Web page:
In our analytical model, we disregarded the effect of the variations of core radius, cross-talks between adjacent fibers, and polarizations so that optical fibers could be simply viewed as slab waveguides with cylindrical coordinates where the waves were trapped in the core of the fiber by total internal reflection at the core-cladding layer interface. In fact, there are specific ways that the waves travel in optical fiber, referred as modes of the waveguide, as unique transverse field patterns. Therefore, we were able to estimate the effect of multimodal coupling in a single core fiber on OCT imaging (A-mode) based on the fiber bundle imager even though there could have been a fraction of minor errors not including structural deviations, polarization changes by bending, and cross-talk in the real fiber bundle imager. The normalized frequency V was defined as,
equation M1
(1)
where, a was the core radius, λ the free space wavelength, and n1 and n2 the refractive indices of the core and cladding, respectively.
For the modeling and experiment of the imaging fiber, we introduced a couple of different types of imaging bundle fibers. As shown in Table 1, types I and II (Edmund Optics: NT53-846 and NT53-840, respectively) which were both rigid conduit fibers and had the same total diameter (3.2 mm) and length (76.2 mm) but with different core sizes (50 μm and 12μm) and slightly different numerical apertures (NA) approximately 0.53~0.55. Type III fiber (Fujikura: FIGH-10-500N, distributed by Myriad Fiber Imaging Tech) was flexible (minimum bending radius: 25 mm) with a length of 30.5 cm and a total diameter of 0.5 mm (image circle diameter: 460 ± 25 μm). It had a smaller NA (0.39) and core spacing (4.5 μm) than types I and II. The image fiber was coated by silicone resin for protection (thickness: 100 ± 10 μm).
Table 1
Table 1
Types of fiber bundle optical imager and their parameters.
Representative images showing type I (50μm core spacing) and III (4.5 μm core spacing) fiber bundles have been provided in Fig. 1(a) and 1(b), respectively. We observed that the fiber pixels were arranged in an irregular grid rather than a strict regular relay and also that the shape of individual fibers varied from a perfectly circular fiber (uncircularity < 5%) - especially significant for flexible bundled fiber (estimated variation based on elliptical fitting to each core: 10 ~ 15 % [21]). Damaged and contaminated fibers that could have influenced the imaging results were also clearly observable which depended on the fabrication process and the handling (lattice defect < 0.1 %). The structural dimensions of the fiber pixels were measured where the radius is 1.47 ± 0.08 μm and the pixel separation was 4.56 ± 0.28 μm, which closely matched the original fiber design (1.45 μm and 4.50μm).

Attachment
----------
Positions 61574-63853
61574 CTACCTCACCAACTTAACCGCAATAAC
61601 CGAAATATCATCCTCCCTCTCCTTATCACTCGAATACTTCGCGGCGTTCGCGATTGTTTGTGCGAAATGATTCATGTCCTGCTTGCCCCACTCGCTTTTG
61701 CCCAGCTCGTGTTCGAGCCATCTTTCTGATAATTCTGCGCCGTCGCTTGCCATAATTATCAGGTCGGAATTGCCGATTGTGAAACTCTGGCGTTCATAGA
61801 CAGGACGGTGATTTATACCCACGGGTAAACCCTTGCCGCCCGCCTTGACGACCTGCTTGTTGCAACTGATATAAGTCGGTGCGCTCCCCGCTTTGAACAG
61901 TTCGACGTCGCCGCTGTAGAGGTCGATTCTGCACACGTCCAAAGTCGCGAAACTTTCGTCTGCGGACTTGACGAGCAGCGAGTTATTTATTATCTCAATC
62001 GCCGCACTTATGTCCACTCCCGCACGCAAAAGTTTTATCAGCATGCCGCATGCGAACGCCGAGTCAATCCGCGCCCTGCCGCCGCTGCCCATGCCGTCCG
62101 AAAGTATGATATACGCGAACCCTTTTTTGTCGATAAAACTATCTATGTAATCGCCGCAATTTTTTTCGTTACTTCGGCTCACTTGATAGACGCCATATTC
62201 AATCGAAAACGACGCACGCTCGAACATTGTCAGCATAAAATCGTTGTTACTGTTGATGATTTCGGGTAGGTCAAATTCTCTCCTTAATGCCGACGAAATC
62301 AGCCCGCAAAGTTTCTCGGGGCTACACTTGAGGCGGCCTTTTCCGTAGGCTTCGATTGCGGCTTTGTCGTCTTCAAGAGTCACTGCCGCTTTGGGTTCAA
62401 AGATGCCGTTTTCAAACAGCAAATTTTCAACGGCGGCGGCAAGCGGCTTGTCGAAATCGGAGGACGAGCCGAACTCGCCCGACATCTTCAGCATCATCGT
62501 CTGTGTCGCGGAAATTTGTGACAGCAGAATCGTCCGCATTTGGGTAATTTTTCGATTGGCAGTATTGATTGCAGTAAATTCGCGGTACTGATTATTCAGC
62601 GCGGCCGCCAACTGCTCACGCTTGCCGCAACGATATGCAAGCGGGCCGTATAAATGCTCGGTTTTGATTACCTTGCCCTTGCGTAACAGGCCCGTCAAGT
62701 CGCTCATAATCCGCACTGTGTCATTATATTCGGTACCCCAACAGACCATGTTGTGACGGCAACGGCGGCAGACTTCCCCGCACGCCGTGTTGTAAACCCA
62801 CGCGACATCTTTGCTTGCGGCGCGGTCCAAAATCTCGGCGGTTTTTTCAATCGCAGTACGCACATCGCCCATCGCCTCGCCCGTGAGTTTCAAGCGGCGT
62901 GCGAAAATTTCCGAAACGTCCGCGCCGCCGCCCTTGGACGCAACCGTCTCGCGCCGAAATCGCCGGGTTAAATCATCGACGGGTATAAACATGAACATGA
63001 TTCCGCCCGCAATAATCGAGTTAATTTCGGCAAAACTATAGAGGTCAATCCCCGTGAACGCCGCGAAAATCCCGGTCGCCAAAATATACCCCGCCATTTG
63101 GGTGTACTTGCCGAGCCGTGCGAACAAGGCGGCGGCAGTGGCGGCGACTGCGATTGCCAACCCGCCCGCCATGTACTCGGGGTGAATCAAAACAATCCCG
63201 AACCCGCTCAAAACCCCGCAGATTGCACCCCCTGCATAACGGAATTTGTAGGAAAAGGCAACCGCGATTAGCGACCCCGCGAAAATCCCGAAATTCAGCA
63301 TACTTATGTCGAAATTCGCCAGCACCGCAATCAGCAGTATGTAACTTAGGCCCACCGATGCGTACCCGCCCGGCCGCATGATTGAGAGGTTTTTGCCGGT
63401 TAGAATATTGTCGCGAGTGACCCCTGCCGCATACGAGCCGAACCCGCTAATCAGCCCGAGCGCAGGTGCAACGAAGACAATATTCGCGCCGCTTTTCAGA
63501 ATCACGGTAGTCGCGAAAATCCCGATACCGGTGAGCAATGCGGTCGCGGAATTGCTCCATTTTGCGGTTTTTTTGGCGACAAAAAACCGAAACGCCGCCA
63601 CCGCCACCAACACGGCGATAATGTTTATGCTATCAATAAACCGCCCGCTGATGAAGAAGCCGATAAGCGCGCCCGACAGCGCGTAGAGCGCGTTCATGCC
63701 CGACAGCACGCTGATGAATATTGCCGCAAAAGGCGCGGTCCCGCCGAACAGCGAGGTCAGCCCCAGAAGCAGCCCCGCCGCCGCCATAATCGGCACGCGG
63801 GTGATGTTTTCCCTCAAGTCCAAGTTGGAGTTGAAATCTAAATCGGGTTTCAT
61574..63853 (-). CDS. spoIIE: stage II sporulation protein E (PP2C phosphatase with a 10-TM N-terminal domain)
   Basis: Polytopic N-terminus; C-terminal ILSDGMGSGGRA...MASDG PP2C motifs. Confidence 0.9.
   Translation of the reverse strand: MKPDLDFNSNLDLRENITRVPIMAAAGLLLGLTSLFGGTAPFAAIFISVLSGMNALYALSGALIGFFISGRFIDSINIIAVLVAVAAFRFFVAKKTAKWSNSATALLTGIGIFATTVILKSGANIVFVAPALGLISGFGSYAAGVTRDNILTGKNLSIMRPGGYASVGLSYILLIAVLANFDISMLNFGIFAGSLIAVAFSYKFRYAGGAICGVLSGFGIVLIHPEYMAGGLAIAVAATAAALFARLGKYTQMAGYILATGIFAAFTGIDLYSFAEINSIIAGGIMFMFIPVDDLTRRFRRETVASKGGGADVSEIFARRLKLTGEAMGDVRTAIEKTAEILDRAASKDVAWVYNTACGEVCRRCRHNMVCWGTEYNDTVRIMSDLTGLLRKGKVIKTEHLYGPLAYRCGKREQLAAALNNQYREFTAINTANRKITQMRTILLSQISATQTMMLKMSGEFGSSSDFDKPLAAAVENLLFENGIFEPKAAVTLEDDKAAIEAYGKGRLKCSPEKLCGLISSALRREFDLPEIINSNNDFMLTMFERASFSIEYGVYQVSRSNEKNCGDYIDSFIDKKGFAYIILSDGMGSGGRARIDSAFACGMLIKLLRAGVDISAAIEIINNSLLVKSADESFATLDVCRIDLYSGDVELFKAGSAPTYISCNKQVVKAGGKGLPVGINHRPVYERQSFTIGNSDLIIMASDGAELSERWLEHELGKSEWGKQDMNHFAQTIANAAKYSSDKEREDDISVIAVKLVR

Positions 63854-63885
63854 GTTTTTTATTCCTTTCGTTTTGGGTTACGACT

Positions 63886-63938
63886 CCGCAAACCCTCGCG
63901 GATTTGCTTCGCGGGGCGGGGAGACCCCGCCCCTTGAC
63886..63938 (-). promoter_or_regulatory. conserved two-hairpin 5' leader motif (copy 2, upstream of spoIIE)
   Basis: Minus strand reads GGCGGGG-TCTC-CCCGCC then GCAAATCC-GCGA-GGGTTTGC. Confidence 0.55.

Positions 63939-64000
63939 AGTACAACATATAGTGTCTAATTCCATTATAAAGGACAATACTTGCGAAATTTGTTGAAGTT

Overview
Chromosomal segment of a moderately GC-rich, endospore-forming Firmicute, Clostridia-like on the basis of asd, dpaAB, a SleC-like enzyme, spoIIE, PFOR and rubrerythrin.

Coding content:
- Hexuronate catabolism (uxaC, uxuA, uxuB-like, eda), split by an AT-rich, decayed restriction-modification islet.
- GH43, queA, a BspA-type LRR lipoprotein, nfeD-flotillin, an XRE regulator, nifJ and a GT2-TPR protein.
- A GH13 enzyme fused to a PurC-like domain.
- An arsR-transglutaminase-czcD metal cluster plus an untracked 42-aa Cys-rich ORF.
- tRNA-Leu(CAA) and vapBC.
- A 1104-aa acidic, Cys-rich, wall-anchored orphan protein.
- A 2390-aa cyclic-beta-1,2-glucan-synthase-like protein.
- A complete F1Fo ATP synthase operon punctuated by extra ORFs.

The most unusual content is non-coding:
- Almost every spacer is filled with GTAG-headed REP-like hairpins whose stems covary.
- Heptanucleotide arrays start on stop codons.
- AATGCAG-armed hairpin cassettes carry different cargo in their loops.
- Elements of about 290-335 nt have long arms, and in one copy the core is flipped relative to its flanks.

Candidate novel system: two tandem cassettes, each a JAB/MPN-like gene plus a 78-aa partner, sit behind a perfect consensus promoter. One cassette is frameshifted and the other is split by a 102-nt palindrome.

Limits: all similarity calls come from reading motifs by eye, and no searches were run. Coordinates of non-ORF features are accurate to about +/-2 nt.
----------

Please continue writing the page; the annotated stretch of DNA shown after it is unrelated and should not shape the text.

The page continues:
Fig. 1
Fig. 1
Sample fiber bundle images: (a) Scanning Electron Microscope (SEM) images for type I fiber bundle (core spacing: 50μm); (b) Digital microscope image for type III fiber bundle (core spacing: 4.5μm).
Using the setup detailed in Fig. 2(a) with a 0.8 μm broadband source (SLD) to mimic the OCT setup instead of employing a single longitudinal mode source, it was possible to selectively couple the beam into a single pixel as shown in Fig. 2(b) (colored spots marked with arrows) where a high-resolution digital microscope (450× ~ 5000×) was utilized to examine the type III fiber bundle, which has been shown in Fig. 1(b). The transmitted beam can deviate depending on the characteristics of each coupled fiber pixel. In the setup in Fig. 2(a), the beam waist was carefully formed using various objectives (magnification and numerical aperture) and the beam position was precisely controlled by introducing a 3-D adjustable fiber mount. Here, all the components were stabilized using a single piece (stage) of fiber mount. Thus, it was possible to efficiently select the position of coupled fiber by moving the entrance side of the fiber bundle. A fiber feed-through was placed to be directed to the digital microscope and later to the beam profiler for the measurement. The inter-core coupling due to the narrow pitch between cores and the polarizations in the flexible fiber influenced the overall beam coupling and the image performance.
Fig. 2
Fig. 2
Setup for fiber bundle characterization test: (a) setup for beam coupling to the single core of fiber bundle imager; (b) sampled results of digital microscope image (Selective beam coupling into single fiber core).
A schematic view of the CPOCT system with an optical fiber bundle probe has been illustrated in Fig. 3 [9]. The OCT system was comprised of a low coherence super luminescence diode (SLD), a 2×1 fiber directional coupler, and a spectrometer. A broadband light source with 5 mW output and a high-resolution spectrometer were used to obtain signal spectrum which was subsequently processed for the depth imaging. A customer configured CCD (charge coupled device)-based spectrometer had a minimum integration time of 3.8 ms, corresponding to an acquisition speed (maximum line scan rate) of 260 Hz. Each CCD pixel was digitized at 1 MHz and the total number of pixels was 3648. The fiber coupler was used to route the SLD output to an X/Y scanner which was used to scan the beam across the proximal entrance of the fiber bundle. Thus, there were no moving parts nor driving/motorized means at the specimen site because the true scanning mechanism was placed at the proximal fiber bundle entrance resulting in a compact imaging probe that could be integrated with medical catheters. One of the outputs from the fiber coupler was placed at the proximal input of the fiber bundle and was attached to the X/Y scanner for the transverse 2-D scanning. A microscope objective was used to couple the light from the coupler into each fiber pixel.